David Kaon, 23, tried a few jobs, then decided to go into the food business. Now he’s majoring in accounting at Queens College while preparing food at a big-box retailer to pay the bills and gain experience. He credits his career path to Queens Connect, a job training program.
“Before, I didn’t have a plan,” Kaon says. “I didn’t know how to build my résumé, I was shy and fidgety in interviews, and I couldn’t cook.”
We’ve given Queens Connect, the HOPE Program in Brooklyn and the Stanley M. Isaacs Neighborhood Center in East Harlem $310,000 to help young people like Kaon who need a boost. The programs help with job training, interview skills, résumé building, and paid internships. Most important, they offer a second chance.
“It can be tortuous trying to find a job if you are young and have an empty résumé,” says Roderick Jenkins, who oversees these programs for The Trust. “It’s even harder if you are a parent, or dropped out of high school, battled addiction, or have a criminal record.” In short, Jenkins says, failure should be part of learning, not a deterrent.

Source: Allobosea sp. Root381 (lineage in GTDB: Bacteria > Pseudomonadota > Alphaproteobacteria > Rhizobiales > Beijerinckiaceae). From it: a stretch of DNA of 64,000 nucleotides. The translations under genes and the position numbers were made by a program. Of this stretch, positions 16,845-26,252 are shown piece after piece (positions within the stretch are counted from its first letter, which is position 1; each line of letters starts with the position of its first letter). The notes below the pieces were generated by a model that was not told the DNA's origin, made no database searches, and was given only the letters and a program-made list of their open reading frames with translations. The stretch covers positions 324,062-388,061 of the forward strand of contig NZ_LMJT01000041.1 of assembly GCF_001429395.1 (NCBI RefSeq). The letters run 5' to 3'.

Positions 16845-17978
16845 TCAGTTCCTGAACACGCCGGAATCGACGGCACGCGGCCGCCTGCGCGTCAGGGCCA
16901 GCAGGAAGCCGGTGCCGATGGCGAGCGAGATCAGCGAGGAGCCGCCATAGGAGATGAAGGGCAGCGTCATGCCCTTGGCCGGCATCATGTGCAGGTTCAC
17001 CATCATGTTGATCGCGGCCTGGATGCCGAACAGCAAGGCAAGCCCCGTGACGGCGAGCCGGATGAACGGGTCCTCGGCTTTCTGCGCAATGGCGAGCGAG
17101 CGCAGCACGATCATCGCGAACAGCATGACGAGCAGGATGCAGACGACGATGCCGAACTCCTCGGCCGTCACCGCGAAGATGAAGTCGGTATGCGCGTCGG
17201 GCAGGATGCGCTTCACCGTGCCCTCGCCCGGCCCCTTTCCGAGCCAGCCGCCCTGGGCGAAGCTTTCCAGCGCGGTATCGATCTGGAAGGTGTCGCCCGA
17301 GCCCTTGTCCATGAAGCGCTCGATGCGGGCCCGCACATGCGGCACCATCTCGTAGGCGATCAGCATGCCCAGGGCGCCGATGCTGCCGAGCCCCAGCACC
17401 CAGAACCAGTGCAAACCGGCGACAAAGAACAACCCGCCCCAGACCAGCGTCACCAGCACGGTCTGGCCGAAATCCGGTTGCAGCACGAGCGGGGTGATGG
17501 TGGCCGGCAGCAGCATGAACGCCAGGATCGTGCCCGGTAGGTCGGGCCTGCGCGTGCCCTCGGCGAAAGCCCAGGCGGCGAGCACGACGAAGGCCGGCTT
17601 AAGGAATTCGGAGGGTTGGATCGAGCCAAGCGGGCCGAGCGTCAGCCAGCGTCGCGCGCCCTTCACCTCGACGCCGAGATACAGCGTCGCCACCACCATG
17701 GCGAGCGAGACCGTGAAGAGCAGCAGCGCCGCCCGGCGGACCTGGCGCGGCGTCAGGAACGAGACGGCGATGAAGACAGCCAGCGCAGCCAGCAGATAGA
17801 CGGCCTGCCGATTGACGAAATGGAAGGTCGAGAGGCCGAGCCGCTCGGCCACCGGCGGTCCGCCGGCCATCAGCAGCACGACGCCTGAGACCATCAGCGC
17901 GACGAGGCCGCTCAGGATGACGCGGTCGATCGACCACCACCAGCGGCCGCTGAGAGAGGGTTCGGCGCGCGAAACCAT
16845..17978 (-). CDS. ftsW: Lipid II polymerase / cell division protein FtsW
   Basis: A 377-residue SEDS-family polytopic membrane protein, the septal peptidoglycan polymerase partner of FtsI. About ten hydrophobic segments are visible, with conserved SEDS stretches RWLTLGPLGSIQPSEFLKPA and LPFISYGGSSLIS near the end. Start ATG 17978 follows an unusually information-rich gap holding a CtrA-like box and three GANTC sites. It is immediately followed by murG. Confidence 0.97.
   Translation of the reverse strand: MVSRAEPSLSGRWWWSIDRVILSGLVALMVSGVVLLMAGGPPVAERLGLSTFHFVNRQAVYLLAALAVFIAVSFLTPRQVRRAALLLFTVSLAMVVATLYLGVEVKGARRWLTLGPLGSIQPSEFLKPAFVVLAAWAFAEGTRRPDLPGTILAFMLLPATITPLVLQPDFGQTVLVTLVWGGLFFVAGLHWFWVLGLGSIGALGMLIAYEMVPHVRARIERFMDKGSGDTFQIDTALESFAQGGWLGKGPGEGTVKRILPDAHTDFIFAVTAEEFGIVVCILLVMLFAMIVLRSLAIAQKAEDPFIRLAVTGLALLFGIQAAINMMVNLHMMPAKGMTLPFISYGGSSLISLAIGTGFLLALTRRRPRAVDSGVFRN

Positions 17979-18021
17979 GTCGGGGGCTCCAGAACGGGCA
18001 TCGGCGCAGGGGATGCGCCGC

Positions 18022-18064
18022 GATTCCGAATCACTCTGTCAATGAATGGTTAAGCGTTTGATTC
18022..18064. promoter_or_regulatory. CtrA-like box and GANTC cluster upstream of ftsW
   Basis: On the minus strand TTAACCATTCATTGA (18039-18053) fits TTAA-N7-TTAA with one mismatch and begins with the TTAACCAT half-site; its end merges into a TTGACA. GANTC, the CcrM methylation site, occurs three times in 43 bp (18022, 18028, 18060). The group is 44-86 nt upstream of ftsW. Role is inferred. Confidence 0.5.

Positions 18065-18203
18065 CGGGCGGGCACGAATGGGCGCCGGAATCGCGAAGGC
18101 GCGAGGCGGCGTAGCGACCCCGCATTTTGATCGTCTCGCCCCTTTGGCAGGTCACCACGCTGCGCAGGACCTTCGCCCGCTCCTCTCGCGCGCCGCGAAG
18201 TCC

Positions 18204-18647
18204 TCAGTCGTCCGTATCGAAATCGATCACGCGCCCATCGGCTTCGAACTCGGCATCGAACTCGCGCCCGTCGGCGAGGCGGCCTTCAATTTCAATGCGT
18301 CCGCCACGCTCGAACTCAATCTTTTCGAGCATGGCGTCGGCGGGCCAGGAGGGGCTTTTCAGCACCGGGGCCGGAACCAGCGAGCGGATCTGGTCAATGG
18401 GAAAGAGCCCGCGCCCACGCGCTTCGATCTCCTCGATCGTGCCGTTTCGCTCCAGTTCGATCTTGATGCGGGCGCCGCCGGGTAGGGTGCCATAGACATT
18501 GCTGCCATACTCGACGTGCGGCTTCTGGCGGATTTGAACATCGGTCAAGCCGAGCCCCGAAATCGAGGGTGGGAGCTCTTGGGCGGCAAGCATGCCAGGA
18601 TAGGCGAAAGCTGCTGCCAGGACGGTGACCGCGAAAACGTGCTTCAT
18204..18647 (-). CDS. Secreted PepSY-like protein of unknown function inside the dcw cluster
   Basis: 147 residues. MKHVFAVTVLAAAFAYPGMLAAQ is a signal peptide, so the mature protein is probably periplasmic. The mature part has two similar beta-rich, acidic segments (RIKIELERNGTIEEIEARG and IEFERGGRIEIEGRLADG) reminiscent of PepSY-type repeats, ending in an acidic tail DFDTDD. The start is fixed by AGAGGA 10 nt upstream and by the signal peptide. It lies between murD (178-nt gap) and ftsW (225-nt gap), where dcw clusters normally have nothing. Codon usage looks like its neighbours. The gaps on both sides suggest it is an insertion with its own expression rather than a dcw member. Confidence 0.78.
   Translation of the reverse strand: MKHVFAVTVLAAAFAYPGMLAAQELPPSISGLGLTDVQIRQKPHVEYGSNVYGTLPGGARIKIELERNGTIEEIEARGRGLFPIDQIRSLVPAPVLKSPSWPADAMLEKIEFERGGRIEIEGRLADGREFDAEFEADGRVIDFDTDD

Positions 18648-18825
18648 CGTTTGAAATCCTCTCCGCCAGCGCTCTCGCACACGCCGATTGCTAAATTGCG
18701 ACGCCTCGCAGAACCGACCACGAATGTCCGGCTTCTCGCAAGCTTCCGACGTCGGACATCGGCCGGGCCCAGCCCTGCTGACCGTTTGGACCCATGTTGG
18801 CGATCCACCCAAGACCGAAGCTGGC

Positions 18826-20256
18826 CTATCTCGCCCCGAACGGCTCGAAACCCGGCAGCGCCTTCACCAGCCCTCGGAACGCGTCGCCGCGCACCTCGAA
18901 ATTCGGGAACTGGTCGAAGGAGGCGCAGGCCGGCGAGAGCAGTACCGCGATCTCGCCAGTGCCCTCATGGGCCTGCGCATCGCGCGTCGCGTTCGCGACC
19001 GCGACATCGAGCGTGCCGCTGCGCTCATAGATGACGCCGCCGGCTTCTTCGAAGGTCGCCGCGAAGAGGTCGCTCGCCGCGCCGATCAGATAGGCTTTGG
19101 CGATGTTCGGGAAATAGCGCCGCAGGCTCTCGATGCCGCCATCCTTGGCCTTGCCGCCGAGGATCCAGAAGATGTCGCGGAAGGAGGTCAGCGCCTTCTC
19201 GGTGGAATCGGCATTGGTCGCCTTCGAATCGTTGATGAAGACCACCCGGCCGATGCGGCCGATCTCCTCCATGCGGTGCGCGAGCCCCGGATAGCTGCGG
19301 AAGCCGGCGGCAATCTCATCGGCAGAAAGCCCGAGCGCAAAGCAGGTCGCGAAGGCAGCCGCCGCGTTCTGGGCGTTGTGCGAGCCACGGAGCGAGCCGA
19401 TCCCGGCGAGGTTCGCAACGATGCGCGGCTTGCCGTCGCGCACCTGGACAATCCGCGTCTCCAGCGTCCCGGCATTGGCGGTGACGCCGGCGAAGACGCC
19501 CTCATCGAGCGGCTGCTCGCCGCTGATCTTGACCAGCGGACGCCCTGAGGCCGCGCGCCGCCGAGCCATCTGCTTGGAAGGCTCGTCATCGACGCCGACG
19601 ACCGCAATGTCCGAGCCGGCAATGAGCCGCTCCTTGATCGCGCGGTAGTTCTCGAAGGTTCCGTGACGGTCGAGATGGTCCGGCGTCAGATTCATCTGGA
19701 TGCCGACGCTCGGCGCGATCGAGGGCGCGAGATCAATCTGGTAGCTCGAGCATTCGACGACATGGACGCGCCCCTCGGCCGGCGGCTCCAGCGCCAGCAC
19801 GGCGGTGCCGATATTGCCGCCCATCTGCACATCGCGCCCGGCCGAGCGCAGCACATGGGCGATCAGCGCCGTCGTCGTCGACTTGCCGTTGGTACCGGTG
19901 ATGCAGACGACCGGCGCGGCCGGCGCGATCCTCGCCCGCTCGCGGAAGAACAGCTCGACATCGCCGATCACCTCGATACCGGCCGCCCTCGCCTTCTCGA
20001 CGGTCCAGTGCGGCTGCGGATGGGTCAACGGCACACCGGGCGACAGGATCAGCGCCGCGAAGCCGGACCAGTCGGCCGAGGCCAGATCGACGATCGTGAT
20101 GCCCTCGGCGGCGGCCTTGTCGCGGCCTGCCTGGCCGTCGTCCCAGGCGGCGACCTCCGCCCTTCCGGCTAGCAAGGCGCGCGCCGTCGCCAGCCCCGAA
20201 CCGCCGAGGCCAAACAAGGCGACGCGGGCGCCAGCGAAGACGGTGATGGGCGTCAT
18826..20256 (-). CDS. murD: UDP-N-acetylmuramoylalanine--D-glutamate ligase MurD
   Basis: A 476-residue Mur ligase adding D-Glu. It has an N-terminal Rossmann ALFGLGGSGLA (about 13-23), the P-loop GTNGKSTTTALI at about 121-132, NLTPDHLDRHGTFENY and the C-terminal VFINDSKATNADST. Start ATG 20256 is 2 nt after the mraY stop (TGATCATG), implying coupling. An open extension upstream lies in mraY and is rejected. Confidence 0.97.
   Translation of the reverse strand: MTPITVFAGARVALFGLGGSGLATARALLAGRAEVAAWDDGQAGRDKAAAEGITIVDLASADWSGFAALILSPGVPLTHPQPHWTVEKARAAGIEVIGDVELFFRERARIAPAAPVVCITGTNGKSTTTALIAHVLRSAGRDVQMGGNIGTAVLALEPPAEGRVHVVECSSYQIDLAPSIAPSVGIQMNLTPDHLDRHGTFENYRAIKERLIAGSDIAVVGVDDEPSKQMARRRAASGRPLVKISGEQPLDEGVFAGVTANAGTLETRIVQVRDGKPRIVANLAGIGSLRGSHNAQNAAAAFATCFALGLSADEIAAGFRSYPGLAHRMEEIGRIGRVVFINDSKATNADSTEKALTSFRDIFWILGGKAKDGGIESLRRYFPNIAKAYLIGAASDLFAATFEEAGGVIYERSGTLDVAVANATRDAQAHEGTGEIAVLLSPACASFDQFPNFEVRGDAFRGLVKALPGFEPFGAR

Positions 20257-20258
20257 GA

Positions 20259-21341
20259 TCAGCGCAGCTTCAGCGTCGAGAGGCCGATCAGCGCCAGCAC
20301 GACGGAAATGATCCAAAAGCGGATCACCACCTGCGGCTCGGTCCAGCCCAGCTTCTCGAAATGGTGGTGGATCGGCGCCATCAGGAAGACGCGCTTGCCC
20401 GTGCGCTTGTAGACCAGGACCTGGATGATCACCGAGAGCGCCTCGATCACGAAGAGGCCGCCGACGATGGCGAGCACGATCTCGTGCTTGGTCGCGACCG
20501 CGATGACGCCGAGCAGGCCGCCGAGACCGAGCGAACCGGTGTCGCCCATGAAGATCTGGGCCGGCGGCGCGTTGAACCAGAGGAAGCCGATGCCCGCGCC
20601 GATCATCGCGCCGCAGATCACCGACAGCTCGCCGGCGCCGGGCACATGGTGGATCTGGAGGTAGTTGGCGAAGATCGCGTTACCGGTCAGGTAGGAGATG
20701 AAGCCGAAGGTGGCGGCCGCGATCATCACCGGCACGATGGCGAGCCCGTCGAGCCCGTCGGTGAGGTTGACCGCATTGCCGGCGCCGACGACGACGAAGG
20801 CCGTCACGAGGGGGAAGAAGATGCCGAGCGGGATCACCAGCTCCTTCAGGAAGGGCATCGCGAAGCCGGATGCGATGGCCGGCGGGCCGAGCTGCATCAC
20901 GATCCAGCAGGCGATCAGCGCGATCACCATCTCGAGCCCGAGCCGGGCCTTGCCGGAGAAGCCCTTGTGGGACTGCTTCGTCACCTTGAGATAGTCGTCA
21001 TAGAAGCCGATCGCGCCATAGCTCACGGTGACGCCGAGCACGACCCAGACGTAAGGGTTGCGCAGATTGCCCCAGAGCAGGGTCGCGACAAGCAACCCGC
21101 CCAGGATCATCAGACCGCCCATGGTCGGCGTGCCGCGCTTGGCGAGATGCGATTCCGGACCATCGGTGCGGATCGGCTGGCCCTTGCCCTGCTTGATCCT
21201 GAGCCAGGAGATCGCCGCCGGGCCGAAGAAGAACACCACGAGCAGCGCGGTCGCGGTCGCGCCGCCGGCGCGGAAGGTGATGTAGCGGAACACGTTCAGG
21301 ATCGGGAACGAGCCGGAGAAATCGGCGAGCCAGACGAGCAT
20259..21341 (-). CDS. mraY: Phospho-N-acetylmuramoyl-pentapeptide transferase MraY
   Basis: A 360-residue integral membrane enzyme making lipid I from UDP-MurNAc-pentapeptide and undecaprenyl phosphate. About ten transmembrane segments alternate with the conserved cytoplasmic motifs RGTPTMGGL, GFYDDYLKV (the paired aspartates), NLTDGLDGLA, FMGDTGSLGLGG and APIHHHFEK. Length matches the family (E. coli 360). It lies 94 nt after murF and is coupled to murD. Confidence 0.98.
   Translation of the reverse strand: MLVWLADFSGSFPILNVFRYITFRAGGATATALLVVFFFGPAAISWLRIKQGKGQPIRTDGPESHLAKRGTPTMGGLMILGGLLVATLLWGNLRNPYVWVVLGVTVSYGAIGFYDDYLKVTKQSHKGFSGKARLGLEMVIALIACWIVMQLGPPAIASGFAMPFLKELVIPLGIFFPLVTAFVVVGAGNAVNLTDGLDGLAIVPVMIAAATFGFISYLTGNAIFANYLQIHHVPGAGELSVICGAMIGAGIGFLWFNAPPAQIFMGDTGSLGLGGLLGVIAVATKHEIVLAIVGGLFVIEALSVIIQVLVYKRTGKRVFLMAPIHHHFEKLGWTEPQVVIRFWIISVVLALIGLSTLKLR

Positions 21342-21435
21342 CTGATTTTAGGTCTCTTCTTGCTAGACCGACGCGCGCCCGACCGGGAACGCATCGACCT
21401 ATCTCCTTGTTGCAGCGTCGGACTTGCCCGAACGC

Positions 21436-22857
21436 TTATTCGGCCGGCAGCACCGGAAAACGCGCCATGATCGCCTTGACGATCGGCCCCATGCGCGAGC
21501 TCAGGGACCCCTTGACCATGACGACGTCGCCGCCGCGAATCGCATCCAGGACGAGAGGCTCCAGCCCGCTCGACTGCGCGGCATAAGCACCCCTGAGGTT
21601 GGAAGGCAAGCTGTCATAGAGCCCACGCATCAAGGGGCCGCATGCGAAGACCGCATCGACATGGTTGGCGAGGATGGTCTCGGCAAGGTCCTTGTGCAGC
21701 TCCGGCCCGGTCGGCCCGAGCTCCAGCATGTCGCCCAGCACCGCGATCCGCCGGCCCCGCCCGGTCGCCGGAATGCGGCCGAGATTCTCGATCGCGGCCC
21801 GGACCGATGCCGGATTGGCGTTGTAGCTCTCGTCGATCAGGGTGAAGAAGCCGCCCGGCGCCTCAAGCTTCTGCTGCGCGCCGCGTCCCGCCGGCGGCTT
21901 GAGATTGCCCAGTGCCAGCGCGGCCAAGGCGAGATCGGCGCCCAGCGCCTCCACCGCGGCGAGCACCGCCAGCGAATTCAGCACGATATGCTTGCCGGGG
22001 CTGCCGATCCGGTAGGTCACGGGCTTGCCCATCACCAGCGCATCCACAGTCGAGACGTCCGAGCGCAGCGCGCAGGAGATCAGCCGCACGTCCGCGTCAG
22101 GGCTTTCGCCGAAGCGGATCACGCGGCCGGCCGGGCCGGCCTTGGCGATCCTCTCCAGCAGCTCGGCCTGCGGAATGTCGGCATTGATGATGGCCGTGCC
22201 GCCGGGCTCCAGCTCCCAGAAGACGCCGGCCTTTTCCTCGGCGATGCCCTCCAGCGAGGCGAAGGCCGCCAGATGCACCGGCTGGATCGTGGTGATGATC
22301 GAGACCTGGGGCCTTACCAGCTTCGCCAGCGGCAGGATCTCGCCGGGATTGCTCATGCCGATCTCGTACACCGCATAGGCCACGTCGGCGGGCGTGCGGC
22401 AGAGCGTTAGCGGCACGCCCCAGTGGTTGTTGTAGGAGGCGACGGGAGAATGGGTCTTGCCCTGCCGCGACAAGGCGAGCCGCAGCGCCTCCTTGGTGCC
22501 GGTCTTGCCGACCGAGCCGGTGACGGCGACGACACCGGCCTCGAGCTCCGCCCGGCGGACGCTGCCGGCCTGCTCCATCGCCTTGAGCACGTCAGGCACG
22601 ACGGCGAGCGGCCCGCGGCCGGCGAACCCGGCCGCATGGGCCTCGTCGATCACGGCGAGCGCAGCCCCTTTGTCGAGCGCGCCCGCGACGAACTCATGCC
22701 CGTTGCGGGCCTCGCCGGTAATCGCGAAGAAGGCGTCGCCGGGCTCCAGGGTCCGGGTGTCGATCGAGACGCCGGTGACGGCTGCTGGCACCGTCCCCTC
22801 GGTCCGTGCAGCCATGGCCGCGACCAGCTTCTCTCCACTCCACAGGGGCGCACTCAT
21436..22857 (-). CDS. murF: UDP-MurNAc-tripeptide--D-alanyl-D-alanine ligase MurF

“New York has jobs that are just waiting for women and men with the right training.” — Roderick Jenkins, The Trust’s senior program officer for workforce and youth development
Learn more about our support for youth workforce development.